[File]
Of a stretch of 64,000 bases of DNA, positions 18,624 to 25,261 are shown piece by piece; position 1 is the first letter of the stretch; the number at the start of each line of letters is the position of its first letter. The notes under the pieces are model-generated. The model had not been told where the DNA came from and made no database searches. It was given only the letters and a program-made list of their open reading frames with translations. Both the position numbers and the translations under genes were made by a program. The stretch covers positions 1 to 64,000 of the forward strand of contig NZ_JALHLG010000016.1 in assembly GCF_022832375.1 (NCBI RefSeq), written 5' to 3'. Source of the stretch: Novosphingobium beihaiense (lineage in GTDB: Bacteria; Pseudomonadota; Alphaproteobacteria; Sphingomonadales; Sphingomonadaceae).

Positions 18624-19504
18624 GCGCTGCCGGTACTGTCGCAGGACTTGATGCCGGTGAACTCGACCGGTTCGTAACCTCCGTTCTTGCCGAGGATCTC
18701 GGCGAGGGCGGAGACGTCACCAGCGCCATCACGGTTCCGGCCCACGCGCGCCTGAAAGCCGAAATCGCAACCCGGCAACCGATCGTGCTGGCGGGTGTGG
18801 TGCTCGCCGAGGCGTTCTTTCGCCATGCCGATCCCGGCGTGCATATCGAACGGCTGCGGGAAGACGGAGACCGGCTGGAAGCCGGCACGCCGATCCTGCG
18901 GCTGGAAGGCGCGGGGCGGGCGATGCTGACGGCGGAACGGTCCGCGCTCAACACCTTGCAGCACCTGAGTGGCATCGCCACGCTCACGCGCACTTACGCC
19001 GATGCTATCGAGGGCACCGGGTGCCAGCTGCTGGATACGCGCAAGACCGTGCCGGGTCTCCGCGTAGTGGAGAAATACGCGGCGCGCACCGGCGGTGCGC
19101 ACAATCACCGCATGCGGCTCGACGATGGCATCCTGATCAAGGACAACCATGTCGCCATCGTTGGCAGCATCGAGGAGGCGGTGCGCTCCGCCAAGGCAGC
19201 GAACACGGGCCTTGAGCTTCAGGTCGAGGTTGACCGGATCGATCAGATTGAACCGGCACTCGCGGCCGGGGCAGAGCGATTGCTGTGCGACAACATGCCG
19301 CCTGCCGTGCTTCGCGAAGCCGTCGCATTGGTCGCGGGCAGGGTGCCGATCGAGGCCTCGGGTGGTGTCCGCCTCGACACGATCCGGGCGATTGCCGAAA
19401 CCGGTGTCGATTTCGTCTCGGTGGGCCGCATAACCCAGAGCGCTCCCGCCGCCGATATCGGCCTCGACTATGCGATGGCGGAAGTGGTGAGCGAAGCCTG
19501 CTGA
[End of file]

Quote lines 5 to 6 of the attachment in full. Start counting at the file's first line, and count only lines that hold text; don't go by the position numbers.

18801 TGCTCGCCGAGGCGTTCTTTCGCCATGCCGATCCCGGCGTGCATATCGAACGGCTGCGGGAAGACGGAGACCGGCTGGAAGCCGGCACGCCGATCCTGCG
18901 GCTGGAAGGCGCGGGGCGGGCGATGCTGACGGCGGAACGGTCCGCGCTCAACACCTTGCAGCACCTGAGTGGCATCGCCACGCTCACGCGCACTTACGCC